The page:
The French naturalist Comte Georges-Louis de Buffon argued in a scientific publication that the New World's life forms -- plant, animal, and human -- were smaller and inferior to those of the Old, because the New World itself was inferior. America was, according to Buffon, "a land best suited for insects, reptiles, and feeble men."
Notes on the State of Virginia
This theory irritated Thomas Jefferson and inspired him to disprove it, which he did, point by point, in a book entitled Notes on the State of Virginia. In the chapter called "Productions Mineral, Vegetable and Animal," for instance, Jefferson used charts to demonstrate that animals domesticated in both the Old and New Worlds are consistently larger in America. In addition, Jefferson argued, the number of quadrupeds found only in America is four times greater than those found only in Europe, and a single of these uniquely American animals -- the buffalo -- outweighs the entire list of uniquely European quadrupeds combined! Throughout his life, Jefferson collected and displayed the bones, horns, and stuffed heads of various American animals, documenting the rich variety of life in the New World.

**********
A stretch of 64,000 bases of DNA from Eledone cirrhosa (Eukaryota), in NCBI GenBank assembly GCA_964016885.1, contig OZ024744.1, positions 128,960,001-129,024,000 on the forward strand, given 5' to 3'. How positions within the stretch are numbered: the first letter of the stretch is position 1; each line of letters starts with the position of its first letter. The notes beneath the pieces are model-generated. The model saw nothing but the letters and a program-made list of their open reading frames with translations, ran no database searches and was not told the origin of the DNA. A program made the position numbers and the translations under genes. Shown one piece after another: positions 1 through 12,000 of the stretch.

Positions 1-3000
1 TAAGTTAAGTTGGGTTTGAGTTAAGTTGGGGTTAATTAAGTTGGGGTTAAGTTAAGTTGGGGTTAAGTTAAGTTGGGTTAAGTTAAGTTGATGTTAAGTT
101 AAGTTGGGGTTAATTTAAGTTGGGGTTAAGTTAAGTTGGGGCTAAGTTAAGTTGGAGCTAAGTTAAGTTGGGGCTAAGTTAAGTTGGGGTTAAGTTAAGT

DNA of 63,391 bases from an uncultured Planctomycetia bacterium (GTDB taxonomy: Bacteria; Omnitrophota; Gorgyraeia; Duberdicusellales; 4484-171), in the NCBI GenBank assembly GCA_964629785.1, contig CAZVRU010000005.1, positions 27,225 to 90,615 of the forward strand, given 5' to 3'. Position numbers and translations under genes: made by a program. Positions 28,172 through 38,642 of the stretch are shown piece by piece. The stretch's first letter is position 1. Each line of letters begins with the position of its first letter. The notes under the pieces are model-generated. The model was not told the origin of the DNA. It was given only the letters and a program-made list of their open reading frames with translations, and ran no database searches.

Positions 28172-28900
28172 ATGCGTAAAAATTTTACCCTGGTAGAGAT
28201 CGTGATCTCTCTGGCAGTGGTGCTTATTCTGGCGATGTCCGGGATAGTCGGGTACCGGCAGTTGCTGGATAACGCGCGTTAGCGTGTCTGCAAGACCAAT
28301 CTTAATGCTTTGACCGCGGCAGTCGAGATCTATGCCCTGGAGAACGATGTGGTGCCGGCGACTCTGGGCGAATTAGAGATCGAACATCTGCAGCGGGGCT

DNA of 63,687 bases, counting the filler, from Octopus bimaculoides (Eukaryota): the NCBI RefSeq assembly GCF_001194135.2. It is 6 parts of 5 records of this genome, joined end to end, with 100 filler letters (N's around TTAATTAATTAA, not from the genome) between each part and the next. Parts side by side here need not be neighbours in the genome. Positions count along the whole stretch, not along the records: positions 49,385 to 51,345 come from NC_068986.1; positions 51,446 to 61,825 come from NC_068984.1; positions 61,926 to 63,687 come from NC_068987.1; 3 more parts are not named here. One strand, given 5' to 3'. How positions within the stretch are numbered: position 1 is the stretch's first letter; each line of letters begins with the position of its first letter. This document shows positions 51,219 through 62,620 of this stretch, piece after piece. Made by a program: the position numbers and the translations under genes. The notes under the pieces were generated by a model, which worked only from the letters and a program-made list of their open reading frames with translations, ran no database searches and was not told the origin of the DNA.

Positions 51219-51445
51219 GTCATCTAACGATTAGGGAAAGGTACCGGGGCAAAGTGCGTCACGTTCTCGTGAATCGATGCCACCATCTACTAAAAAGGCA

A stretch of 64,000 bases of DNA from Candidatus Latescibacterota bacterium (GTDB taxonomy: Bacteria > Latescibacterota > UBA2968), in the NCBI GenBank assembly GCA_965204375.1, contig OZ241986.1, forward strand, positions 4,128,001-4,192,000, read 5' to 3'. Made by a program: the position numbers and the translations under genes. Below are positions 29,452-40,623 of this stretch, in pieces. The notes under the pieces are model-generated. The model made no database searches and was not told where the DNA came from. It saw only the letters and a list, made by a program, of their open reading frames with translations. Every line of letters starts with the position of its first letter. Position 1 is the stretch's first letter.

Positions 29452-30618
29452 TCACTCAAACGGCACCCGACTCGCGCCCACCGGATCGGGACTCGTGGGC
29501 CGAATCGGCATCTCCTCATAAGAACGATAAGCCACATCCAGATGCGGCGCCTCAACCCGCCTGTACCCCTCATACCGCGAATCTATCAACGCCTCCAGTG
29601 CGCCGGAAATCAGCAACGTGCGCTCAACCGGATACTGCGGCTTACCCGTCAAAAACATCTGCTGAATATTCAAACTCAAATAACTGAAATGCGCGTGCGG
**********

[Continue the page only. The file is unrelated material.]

Sending A Moose To France
Among Jefferson's greatest hopes for soundly refuting Buffon's theory was the American moose, which stood one-third taller than its European counterpart. While in France, Jefferson discussed the moose with Buffon, and then wrote two New Englanders that the "skin, the skeleton, and the horns of the Moose" would be "an acquisition here, more precious than you can imagine." John Sullivan complied with his request, and the beast arrived in France in September 1787. Within days, Jefferson presented Buffon with the evidence, along with a copy of Notes on the State of Virginia. Jefferson later told Daniel Webster that Buffon "promised in his next volume, to set these things right also: but he died directly afterwards."